A spark of curiosity – Youngsters start a science magazine
Science is unpopular in Myanmar. In schools, when students study science subjects, most of them rely heavily on rote learning rather than trying to understand concepts. The number of science books in bookshops in the country is very low.
Still, there are some people who are very enthusiastic about science. Among them are the founder and writers of the online “Curiosity Science Magazine.” They are young; in their early twenties. It is said that the future lies in the hands of young people. So there is still hope for this unpopular school curriculum subject.
Meet a science fan.
“In my social circle, nobody wants to listen to topics about science. In tea shops and beer bars, we can talk about football matches and computer games. I want to talk about science in a similar way,” Thar Htet Aung, 22, the founder of the Curiosity Science Magazine, told Mizzima Weekly.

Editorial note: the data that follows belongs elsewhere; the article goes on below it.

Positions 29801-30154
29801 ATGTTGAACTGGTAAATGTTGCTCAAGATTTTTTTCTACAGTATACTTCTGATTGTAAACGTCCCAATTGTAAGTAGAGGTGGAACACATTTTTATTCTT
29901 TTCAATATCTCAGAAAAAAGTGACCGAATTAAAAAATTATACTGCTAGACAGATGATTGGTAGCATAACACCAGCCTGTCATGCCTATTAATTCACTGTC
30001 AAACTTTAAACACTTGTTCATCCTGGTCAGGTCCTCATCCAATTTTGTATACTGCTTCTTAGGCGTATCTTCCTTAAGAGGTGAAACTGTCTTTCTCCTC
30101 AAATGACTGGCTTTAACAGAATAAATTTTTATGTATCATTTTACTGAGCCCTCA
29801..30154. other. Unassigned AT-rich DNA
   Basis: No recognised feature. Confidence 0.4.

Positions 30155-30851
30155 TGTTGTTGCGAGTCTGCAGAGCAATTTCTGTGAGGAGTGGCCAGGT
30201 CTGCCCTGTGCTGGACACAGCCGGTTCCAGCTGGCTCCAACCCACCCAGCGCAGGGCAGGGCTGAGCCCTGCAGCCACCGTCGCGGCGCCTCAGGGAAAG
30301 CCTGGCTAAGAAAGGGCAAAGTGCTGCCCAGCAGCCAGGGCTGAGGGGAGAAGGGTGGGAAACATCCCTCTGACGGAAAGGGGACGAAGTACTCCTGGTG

Speaking about how they launched the e-magazine, Thar Htet Aung, who’s keen on astrophysics, engineering, entrepreneurship, and science and computer programming, said: “In the 2014 BarCamp, I talked about science. My topic was the ‘Origin of the Universe’. Initially I thought that the topic would be unfamiliar to people in Myanmar, so I wondered whether there would be any people who wanted to listen to the topic. But when I talked, the room was full of listeners. They were enthusiastic about the topic and offered questions. I was very happy. I was not alone. Then I persuaded three like-minded friends to launch an online science magazine. We are students, so we don’t have money to invest. But we have time. Then we invited other people to send us science articles for our magazine, via online. A friend created graphic design for our magazine. And because of all this, we could launch the online Curiosity Science Magazine in June 2014.”